Flexible, sweat sensing, health wearable

Berkeley’s Ali Javey has developed a prototype band that uses sweat non-invasively assess medical conditions.  It could also spot drug abuse, or provide information to optimize sports performance.  The flexibility and computing power of the device build on the capabilities of earlier sweat sensors.

A flexible plastic band contains sensors that measure the concentrations of sodium and potassium ions, glucose and lactate, which provide insights into cell processes.  A temperature sensor calibrates the information.  A flexible circuit board with 11  computer interprets the data and transmits it wirelessly to a phone or computer.

Cincinnati professor Jason Heikenfeld developed sweat sensing technology for wearables in 2014, described by ApplySci here.


Wearable Tech + Digital Health San Francisco – April 5, 2016 @ the Mission Bay Conference Center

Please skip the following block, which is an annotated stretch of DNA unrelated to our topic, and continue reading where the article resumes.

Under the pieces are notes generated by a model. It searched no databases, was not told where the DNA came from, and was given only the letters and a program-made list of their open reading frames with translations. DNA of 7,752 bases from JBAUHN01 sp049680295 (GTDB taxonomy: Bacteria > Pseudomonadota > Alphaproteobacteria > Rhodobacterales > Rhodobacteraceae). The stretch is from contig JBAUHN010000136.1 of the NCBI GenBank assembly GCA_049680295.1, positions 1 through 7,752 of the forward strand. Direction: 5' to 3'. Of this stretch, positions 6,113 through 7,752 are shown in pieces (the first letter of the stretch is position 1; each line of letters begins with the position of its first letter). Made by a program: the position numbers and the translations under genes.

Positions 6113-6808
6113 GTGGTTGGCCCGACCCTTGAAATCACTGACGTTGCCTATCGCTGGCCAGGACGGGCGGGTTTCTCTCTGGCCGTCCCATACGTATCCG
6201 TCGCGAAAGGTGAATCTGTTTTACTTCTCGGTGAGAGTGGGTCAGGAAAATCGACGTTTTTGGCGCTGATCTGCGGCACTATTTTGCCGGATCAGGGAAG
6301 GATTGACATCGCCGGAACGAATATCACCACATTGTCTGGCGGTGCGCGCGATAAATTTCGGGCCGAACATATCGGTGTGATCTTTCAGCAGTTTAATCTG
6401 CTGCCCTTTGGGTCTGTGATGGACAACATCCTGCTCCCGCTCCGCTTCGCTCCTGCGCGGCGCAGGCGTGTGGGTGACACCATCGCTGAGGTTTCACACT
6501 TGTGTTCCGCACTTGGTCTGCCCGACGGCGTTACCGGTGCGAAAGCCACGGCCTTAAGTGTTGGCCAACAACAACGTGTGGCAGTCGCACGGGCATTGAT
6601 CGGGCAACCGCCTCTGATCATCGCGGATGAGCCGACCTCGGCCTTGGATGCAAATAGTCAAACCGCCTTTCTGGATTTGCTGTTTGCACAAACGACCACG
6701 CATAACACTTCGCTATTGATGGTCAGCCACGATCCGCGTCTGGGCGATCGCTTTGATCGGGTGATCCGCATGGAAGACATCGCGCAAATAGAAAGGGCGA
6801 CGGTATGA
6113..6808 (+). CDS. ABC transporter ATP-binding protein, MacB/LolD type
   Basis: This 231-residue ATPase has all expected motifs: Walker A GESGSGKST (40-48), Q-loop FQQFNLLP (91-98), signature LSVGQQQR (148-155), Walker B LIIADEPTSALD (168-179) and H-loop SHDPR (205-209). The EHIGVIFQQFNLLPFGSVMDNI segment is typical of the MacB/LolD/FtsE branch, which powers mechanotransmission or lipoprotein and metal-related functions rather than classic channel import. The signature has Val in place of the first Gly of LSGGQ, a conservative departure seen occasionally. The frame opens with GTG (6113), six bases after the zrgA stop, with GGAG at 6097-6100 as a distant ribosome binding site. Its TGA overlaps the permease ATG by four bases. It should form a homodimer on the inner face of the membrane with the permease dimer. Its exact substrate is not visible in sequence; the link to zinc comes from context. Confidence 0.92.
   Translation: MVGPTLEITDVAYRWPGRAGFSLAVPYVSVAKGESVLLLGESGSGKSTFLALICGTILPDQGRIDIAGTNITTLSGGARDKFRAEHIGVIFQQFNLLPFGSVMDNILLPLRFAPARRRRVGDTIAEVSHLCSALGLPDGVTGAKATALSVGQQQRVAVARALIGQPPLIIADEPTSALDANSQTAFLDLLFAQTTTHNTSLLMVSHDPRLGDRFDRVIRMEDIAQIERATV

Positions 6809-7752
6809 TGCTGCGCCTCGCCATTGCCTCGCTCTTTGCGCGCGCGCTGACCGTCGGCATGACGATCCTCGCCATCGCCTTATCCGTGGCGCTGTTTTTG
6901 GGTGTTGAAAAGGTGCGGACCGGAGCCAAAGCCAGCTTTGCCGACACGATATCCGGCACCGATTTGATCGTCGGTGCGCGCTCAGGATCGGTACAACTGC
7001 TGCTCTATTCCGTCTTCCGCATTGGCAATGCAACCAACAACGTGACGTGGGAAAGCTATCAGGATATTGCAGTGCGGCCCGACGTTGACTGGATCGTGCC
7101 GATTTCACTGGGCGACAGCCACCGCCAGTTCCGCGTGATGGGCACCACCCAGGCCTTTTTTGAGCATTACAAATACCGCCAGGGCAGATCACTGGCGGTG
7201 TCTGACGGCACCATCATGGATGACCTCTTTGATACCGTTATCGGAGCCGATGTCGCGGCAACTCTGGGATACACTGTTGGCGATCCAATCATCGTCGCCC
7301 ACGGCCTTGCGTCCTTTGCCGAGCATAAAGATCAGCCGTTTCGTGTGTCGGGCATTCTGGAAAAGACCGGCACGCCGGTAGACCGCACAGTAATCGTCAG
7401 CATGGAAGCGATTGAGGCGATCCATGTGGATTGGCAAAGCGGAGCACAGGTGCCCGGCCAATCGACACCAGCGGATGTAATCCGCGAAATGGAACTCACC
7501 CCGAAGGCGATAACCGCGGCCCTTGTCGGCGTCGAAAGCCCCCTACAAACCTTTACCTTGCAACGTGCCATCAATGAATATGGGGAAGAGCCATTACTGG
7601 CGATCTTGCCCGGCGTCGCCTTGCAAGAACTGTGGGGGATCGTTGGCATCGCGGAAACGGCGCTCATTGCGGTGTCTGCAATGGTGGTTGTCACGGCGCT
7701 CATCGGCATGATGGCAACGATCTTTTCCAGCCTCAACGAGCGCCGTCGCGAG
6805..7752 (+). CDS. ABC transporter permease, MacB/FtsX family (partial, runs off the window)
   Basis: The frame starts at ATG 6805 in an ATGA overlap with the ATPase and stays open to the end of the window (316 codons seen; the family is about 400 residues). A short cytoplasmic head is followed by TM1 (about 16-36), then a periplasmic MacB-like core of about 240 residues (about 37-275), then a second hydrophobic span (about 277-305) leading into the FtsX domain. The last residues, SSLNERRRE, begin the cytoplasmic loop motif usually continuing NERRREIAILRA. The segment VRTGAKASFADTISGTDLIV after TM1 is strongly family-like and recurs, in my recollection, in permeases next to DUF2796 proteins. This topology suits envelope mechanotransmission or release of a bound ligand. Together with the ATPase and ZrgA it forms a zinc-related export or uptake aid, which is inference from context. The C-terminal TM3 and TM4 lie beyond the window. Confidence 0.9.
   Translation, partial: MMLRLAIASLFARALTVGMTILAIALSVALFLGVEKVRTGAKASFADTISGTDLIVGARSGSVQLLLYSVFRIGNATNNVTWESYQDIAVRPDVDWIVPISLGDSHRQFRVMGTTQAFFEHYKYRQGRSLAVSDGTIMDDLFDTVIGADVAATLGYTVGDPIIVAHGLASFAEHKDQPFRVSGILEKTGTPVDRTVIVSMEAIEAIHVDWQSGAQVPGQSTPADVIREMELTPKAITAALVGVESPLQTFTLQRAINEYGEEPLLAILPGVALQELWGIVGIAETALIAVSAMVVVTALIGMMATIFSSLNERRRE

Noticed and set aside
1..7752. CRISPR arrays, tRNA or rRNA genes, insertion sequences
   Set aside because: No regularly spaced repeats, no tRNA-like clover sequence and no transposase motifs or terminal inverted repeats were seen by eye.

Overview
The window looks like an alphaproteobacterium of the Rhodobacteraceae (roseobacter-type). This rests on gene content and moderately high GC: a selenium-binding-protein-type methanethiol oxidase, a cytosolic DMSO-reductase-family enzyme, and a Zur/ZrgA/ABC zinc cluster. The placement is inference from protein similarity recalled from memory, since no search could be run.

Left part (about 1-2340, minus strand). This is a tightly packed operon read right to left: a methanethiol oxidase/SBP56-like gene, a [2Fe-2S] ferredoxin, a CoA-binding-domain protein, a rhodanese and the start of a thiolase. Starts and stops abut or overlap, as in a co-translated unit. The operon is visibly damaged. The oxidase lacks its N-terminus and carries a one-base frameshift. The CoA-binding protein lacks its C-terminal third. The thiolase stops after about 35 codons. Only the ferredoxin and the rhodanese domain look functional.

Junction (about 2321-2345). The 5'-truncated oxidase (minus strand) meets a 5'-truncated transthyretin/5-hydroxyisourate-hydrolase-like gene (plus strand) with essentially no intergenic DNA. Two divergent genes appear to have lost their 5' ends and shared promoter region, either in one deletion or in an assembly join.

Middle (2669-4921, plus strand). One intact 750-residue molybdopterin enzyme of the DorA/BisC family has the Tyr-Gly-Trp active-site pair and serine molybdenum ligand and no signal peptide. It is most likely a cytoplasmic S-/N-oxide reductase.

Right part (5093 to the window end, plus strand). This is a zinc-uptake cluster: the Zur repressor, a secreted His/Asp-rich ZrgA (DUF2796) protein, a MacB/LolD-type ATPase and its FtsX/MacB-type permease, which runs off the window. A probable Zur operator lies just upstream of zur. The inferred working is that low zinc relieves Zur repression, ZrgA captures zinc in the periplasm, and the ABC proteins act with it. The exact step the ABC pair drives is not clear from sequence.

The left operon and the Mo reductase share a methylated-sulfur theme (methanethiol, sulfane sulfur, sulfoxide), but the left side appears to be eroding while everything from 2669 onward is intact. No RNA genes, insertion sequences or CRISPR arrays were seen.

NeuroTech San Francisco – April 6, 2016 @ the Mission Bay Conference Center

Wearable Tech + Digital Health NYC – June 7, 2016 @ the New York Academy of Sciences

NeuroTech NYC – June 8, 2016 @ the New York Academy of Sciences

 

 

Virtual clinic uses apps, VR, data, wearables in remote care

USC’s Center for Body Computing, led by Professor Leslie Saxon, has created the Virtual Care Clinic, featuring vetted, best of class partners providing integrated remote healthcare solutions.  The eight initial partners are Doctor Evidence, IMS Health, Karten Design, Medable, Planet Grande, Proteus Digital Health and VSP Global.

Mobile apps, virtual doctors, data collection and analysis systems,  and diagnostic and monitoring wearables  will provide on-demand access to care.


Wearable Tech + Digital Health San Francisco – April 5, 2016 @ the Mission Bay Conference Center

NeuroTech San Francisco – April 6, 2016 @ the Mission Bay Conference Center

Wearable Tech + Digital Health NYC – June 7, 2016 @ the New York Academy of Sciences

NeuroTech NYC – June 8, 2016 @ the New York Academy of Sciences

 

Nanofiber sensor glove could detect breast cancer

Tokyo University’s Takao Someya and Harvard’s Zhigang Suo are developing thin, bendable, pressure sensitive, nanofiber sensors that could be be incorporated into gloves to detect breast tumors.